View Full Version : Asian Stock Markets Battered By U.S. Credit Turmoil

08-06-2007, 08:42 AM
Asian stock markets battered by US credit turmoil


08.06.07, 4:51 AM ET

SINGAPORE (Thomson Financial) - Stock markets across Asia tumbled Monday, dragged down by Wall Street's sharp decline Friday as investors continued to fret about the growing problems in the US credit markets.

The Singapore Straits Times Index was a key decliner, shedding 3.9 percent of its value at last check. Banks were among the worst hit as players dumped stocks in the sector amid worries over exposure to collateralized debt obligations (CDOs), which are securities backed by bonds and loans and which could include US subprime mortgages.

Banks have been downplaying their exposure to the US credit crisis, but late last week, DBS Group Holdings, the biggest lender in Singapore, said it has exposure of about 850 million US dollars. It dismissed the sum as insignificant relative to its capital position and said it is comfortable with its investment portfolio.

United Overseas Bank is reported to have exposure of less than 500 million Singapore dollars, while Oversea-Chinese Banking Corp has about 430 million dollars at risk.

Contagion fears
Other stock indexes were also hit hard. In Hong Kong, the Hang Seng was last down 2.3 percent, the S&P/ASX 200 closed down 1.7 percent, South Korea's benchmark, the KOSPI, closed down 1.2 percent, Taiwan's Taiex was off 1.3 percent and Thailand's SET index slumped 2.2 percent.

In Japan, the Nikkei 225 Stock Average finished down 65.4 points or 0.4 percent at 16,914.46. Traders said a weakening yen had helped the market trim its losses, raising interest in big exporters such as Toyota.

Elsewhere, the Kuala Lumpur composite index fell 3 percent and the Jakarta composite index slid 4.5 percent. Manila's composite index ended down 2.8 percent to its lowest level in more than three months.

Wall Street plunged anew Friday, sending the Dow Jones Industrial Average down 281 points or 2 percent after comments from a major investment bank exacerbated the market's fears of a widening credit crunch.

The drop came after two volatile weeks on Wall Street where investors have been spooked by growing numbers of bad home loans and rising risk aversion that it has made it harder to raise money to finance leveraged buy-outs.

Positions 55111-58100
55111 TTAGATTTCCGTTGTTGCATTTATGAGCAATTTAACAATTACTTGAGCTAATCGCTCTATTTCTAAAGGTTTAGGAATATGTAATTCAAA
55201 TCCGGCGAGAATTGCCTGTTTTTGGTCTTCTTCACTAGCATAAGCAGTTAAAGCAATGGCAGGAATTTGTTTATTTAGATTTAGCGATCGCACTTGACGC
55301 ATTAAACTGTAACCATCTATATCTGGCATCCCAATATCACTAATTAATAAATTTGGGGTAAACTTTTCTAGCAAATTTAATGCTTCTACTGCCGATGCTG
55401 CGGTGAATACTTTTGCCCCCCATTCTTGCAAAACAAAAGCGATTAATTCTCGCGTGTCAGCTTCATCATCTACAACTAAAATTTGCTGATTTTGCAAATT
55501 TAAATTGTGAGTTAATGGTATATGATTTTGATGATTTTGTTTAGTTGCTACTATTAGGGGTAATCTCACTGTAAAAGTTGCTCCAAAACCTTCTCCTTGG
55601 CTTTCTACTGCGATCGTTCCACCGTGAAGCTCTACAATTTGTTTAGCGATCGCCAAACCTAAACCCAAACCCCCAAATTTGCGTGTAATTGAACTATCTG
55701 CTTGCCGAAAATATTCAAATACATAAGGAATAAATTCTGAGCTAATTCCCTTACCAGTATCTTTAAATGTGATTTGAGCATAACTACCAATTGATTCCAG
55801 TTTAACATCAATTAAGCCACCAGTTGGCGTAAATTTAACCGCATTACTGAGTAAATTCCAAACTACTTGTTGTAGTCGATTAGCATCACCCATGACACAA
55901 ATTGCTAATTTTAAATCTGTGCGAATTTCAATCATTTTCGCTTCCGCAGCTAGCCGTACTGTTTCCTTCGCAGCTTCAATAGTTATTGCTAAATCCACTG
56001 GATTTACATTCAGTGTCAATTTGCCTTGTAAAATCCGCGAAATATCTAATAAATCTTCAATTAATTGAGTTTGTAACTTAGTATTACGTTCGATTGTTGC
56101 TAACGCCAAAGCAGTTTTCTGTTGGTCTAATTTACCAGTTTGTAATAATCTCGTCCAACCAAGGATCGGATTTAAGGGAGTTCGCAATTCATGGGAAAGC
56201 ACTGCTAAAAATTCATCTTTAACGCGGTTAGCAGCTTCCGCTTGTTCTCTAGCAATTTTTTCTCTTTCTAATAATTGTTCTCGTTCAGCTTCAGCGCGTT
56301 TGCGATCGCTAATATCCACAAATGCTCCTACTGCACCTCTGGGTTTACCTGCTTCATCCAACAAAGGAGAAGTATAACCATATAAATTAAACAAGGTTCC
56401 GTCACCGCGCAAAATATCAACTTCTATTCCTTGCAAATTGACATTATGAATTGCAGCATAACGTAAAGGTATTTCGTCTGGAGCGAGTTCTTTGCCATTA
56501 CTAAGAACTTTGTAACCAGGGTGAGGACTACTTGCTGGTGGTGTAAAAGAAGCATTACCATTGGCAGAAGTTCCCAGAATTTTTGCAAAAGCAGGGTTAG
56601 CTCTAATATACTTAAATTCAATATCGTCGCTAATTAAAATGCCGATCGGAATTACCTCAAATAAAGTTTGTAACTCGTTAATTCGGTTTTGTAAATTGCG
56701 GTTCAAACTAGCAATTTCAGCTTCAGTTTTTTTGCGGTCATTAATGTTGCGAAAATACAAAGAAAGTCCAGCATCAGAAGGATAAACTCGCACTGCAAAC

This time, the catalyst for a sharp skid was Bear Stearns Cos' Chief Financial Officer Sam Molinaro, who described the turmoil in the credit market as the worst he had seen in 22 years.

Bear market
Bear Stearns remained in the headlines over the weekend with news that co-President and co-Chief Operating Officer Warren Spector has resigned following the meltdown of two hedge funds that invested in risky mortgage-backed securities.

Alan Schwartz, who had been Bear Stearns' other co-president and co-COO, will become the sole president effective immediately, and Molinaro will assume the role of COO in addition to his current duties as CFO, the firm said in a statement Sunday afternoon. Jeffrey Mayer, co-head of the fixed income division, will take Spector's seat on Bear Stearns' executive committee.

'In light of the recent events concerning (Bear Stearns Asset Management's) High Grade and Enhanced Leverage funds, we have determined to make changes in our leadership structure,' Chairman and CEO James Cayne said. 'I have every confidence in this team to continue Bear Stearns' 84-year legacy of success and profitable growth.'

Spector, 49, had spent his entire career at Bear Stearns since joining the firm as a trader in 1983 and had been considered a likely successor to Cayne, 73.

But the collapse of the two hedge funds in the asset management unit that Spector oversaw put him and the firm under pressure. The funds filed for bankruptcy protection Tuesday, two weeks after the company told investors that one with assets of about $638 million was essentially worthless, and another worth about $925 million before taking on losses in March had lost more than 90 percent of its value.

Both funds were squeezed after Bear Stearns made wrong-way bets on the home mortgage market and was caught as loans to risky borrowers began to default. Bonds backed by home loans and other similar investments have lost value amid rising homeowner defaults as the housing market enters its third year of decline.

As reports became public that Cayne had asked for Spector's resignation, Standard & Poors said Friday it is considering cutting Bear Stearns' credit rating because of the firm's exposure to the distressed mortgage and corporate buyout markets.

Selling overdone?
However, Citigroup said Monday that the recent selloff in Asian markets is overdone and that regional banks, insurance companies and non-bank financial institutions should be able to manage their exposure to the US crisis.

'The impact of US subprime asset-quality problems and falling prices of structured products such as CDOs, mortgage-backed securities (MBS) and asset-backed securities (ABS) on Asian financials should be manageable,' Citigroup analyst Tracy Yu said in a note to clients.

Taiwan's insurance companies and Singapore's banks have the highest CDO exposure, she said.

'We believe Hong Kong and Chinese banks and insurers have small exposure to CDO, MBS and ABS,' Yu said.

Banks in Malaysia, alongside Indian and Indonesian banks are reported to have no or minimal exposure, the analyst said.

Malaysia's largest lender Maybank owns credit-linked notes issued by financial institutions that have significant subprime exposure but the amount is fairly small at 60 million dollars, according to Yu.

Chinese markets bucked the negative trend in the region on Monday. The Shanghai Composite Index was last up 3.5 percent, while the Shanghai A Index gained 3.5 percent.